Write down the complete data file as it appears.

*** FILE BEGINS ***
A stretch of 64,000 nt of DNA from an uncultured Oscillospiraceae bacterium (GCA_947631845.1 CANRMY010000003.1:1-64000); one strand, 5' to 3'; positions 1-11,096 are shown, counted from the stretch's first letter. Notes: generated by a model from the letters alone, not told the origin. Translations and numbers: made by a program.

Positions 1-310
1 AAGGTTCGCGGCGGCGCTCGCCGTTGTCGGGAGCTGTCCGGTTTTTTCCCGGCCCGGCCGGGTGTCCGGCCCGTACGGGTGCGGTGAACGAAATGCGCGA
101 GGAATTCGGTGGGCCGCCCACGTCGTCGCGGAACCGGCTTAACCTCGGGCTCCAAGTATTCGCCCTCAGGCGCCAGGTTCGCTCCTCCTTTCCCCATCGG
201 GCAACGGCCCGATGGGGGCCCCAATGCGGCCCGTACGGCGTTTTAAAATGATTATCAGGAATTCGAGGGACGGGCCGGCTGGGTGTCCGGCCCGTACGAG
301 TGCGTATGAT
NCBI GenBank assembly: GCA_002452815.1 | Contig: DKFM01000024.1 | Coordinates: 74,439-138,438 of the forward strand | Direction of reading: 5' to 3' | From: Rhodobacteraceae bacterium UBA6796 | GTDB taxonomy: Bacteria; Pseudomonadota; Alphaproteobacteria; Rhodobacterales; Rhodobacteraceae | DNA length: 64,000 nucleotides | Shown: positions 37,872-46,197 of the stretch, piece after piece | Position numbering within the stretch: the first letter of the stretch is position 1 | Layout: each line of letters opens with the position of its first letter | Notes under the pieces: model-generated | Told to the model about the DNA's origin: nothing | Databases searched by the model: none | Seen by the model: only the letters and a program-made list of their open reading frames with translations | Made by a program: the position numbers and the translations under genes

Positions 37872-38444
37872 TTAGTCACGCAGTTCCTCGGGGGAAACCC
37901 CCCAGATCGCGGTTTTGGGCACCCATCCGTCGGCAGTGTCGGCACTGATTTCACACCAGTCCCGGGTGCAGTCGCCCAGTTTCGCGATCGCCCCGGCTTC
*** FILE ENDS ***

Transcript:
A stretch of 64,000 nt of DNA from an uncultured Oscillospiraceae bacterium (GCA_947631845.1 CANRMY010000003.1:1-64000); one strand, 5' to 3'; positions 1-11,096 are shown, counted from the stretch's first letter. Notes: generated by a model from the letters alone, not told the origin. Translations and numbers: made by a program.

Positions 1-310
1 AAGGTTCGCGGCGGCGCTCGCCGTTGTCGGGAGCTGTCCGGTTTTTTCCCGGCCCGGCCGGGTGTCCGGCCCGTACGGGTGCGGTGAACGAAATGCGCGA
101 GGAATTCGGTGGGCCGCCCACGTCGTCGCGGAACCGGCTTAACCTCGGGCTCCAAGTATTCGCCCTCAGGCGCCAGGTTCGCTCCTCCTTTCCCCATCGG
201 GCAACGGCCCGATGGGGGCCCCAATGCGGCCCGTACGGCGTTTTAAAATGATTATCAGGAATTCGAGGGACGGGCCGGCTGGGTGTCCGGCCCGTACGAG
301 TGCGTATGAT
NCBI GenBank assembly: GCA_002452815.1 | Contig: DKFM01000024.1 | Coordinates: 74,439-138,438 of the forward strand | Direction of reading: 5' to 3' | From: Rhodobacteraceae bacterium UBA6796 | GTDB taxonomy: Bacteria; Pseudomonadota; Alphaproteobacteria; Rhodobacterales; Rhodobacteraceae | DNA length: 64,000 nucleotides | Shown: positions 37,872-46,197 of the stretch, piece after piece | Position numbering within the stretch: the first letter of the stretch is position 1 | Layout: each line of letters opens with the position of its first letter | Notes under the pieces: model-generated | Told to the model about the DNA's origin: nothing | Databases searched by the model: none | Seen by the model: only the letters and a program-made list of their open reading frames with translations | Made by a program: the position numbers and the translations under genes

Positions 37872-38444
37872 TTAGTCACGCAGTTCCTCGGGGGAAACCC
37901 CCCAGATCGCGGTTTTGGGCACCCATCCGTCGGCAGTGTCGGCACTGATTTCACACCAGTCCCGGGTGCAGTCGCCCAGTTTCGCGATCGCCCCGGCTTC